Faculty members from the Macalester Classics department offer a January program approximately every other year. These programs are available to all Macalester students and have included a regular course on ancient Rome and Pompeii. January programs to other destinations have also been offered; one explored the history and archaeology of Turkey, another combined the popular Rome program with travel to Alexandria and Cairo.
The department is offering the next “January in Rome” course in January of 2018.
Classics 155-01, January in Rome, 2 credits
Professors Nanette Goldman, Brian Lush, Andy Overman, Beth Severy-Hoven
Course Description: A survey of the major spaces, surviving monuments and artifacts of the city of Rome from the earliest occupation of the Palatine hill around 1000 BCE to the construction of the first major Christian buildings by the emperor Constantine in the 4th century CE. Students also learn architectural building techniques, systems of dating based on types of stone and brickwork, problems in properly identifying surviving buildings, the iconography of Roman political sculpture, and techniques of Roman copying and reuse of original Greek art. We consider the incorporation of Roman monuments into subsequent architecture, including Fascist political (re)use of archaeology, as well as problems of conservation in the context of the modern city. Finally, visits to the excavated cities of Pompeii and Ostia make visible the lives and activities of those lost in the literary record, including women and slaves. Student evaluation is based on participation in group events, a presentation, two on-site projects, two quizzes, and completion of a set of self-guided site visits. (2 credits, with 2 additional credits available through completion of an independent study program the following spring term). Course counts toward Classics major or minor.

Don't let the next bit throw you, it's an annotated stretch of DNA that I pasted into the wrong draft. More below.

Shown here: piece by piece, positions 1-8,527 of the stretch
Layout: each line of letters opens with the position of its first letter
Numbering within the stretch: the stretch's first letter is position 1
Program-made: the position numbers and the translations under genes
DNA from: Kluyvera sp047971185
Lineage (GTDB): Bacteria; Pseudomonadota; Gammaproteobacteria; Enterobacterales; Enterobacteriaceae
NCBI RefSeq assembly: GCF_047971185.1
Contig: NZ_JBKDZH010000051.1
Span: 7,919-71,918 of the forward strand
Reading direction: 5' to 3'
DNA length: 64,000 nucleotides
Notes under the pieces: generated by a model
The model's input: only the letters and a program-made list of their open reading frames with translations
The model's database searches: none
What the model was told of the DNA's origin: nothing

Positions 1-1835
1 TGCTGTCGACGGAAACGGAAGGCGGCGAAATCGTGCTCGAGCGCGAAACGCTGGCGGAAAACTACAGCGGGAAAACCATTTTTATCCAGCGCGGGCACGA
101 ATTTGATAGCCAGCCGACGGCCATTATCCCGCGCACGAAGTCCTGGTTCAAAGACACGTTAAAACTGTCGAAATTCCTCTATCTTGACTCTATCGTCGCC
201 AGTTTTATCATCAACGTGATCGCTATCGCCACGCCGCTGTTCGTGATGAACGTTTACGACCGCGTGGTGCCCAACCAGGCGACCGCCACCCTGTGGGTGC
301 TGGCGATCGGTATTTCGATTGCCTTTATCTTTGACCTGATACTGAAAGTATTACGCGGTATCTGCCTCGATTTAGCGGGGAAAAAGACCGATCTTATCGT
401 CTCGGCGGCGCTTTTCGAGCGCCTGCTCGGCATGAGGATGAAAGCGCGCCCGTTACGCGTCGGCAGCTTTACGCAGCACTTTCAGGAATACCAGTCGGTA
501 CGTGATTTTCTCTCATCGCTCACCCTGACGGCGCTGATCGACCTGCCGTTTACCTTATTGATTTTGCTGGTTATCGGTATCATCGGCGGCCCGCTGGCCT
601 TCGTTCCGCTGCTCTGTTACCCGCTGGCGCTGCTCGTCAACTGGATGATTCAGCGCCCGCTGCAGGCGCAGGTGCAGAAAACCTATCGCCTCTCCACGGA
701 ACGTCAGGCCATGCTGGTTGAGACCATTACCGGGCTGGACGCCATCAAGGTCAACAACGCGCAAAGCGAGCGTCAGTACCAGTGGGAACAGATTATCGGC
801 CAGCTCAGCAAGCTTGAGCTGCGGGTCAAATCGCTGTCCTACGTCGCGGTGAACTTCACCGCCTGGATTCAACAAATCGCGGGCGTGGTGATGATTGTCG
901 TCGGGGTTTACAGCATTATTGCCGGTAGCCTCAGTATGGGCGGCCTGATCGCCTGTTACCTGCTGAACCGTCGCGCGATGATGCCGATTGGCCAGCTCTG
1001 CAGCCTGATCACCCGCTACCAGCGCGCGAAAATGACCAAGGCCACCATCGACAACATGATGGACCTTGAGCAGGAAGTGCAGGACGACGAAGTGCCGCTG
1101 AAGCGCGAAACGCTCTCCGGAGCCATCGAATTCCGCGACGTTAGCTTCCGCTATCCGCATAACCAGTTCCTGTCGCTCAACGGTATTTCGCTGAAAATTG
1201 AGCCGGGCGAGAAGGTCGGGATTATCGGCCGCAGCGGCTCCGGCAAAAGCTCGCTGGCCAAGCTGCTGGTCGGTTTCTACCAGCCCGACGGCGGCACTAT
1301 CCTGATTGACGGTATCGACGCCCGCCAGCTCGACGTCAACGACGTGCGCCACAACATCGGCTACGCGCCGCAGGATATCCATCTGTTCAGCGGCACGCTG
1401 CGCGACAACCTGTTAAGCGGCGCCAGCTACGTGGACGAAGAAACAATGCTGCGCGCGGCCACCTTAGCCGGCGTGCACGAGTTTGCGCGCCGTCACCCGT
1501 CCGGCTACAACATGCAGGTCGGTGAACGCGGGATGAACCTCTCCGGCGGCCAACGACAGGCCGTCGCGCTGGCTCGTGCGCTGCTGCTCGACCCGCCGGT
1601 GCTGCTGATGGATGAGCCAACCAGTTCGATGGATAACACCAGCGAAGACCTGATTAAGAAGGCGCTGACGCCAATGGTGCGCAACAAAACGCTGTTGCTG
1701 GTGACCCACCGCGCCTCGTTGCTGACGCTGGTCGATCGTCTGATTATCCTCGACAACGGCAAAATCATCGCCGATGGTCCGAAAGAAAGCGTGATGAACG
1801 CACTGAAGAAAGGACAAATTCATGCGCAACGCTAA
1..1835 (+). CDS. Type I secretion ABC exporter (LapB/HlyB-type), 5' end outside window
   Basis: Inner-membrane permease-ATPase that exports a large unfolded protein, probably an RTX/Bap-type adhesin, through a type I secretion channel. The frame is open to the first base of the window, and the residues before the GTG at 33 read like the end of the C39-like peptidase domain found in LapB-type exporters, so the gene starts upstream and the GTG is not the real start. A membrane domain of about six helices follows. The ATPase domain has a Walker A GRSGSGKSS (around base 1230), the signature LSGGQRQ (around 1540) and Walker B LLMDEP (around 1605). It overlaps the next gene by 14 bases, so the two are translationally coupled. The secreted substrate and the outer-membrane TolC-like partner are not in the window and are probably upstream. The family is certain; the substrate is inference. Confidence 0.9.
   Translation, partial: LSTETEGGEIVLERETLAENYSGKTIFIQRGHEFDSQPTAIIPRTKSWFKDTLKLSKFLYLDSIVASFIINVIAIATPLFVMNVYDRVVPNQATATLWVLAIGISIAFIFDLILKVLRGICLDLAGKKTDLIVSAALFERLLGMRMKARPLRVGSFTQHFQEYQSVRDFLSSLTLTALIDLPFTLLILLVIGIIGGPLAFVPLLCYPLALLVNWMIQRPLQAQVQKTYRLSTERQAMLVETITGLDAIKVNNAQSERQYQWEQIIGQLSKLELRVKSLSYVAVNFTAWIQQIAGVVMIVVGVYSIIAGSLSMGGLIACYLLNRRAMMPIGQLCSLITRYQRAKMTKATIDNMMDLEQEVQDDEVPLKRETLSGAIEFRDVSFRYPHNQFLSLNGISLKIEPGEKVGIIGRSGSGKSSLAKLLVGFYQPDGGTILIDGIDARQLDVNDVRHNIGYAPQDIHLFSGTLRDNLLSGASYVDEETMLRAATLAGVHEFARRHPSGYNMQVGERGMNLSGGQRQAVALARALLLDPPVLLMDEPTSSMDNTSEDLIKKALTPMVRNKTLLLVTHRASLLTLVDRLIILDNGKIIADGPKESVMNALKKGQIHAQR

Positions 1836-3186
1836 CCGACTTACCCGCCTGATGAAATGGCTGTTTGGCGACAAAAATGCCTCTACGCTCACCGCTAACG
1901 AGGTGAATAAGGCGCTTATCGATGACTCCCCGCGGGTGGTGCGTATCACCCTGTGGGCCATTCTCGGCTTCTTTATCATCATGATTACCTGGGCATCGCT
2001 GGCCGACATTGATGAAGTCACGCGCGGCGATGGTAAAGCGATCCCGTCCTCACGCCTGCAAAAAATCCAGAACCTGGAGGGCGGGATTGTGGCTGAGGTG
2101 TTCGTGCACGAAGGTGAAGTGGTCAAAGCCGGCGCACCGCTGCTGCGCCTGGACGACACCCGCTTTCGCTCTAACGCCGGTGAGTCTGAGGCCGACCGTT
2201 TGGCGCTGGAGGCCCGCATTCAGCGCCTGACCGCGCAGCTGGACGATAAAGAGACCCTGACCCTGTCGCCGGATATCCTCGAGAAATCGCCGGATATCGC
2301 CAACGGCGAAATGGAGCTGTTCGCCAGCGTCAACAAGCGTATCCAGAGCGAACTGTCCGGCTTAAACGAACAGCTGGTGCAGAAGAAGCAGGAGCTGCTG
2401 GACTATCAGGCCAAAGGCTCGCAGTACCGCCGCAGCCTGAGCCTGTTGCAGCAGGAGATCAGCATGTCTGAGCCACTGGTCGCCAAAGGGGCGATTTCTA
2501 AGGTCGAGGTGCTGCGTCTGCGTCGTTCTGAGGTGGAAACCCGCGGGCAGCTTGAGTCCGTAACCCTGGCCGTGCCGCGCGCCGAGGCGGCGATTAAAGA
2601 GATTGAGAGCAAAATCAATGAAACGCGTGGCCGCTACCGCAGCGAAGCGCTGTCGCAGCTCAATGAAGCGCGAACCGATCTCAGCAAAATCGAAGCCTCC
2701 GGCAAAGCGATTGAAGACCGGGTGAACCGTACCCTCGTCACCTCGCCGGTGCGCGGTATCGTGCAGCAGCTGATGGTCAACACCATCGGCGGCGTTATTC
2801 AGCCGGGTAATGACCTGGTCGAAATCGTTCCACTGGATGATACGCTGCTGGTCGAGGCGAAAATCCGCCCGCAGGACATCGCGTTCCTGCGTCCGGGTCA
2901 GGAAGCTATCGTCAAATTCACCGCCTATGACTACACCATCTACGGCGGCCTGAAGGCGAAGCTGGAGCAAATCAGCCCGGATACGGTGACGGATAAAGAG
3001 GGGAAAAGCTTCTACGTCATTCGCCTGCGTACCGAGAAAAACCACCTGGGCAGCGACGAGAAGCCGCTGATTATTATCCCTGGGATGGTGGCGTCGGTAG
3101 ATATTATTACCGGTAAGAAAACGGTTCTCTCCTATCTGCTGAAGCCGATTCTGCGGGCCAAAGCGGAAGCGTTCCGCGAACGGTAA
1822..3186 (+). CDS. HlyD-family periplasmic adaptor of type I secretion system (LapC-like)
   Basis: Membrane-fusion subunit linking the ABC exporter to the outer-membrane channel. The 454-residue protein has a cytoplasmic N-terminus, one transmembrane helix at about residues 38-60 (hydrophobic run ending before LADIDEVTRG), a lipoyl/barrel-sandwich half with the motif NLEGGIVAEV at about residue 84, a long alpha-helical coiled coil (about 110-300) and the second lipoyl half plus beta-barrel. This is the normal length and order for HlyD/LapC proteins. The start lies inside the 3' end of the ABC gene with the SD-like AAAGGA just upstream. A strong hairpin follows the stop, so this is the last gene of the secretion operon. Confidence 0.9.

January in Rome, 2016 course participants.
Images from the 2011 Alexandria and Rome: Comparative Ancient and Modern Cities trip.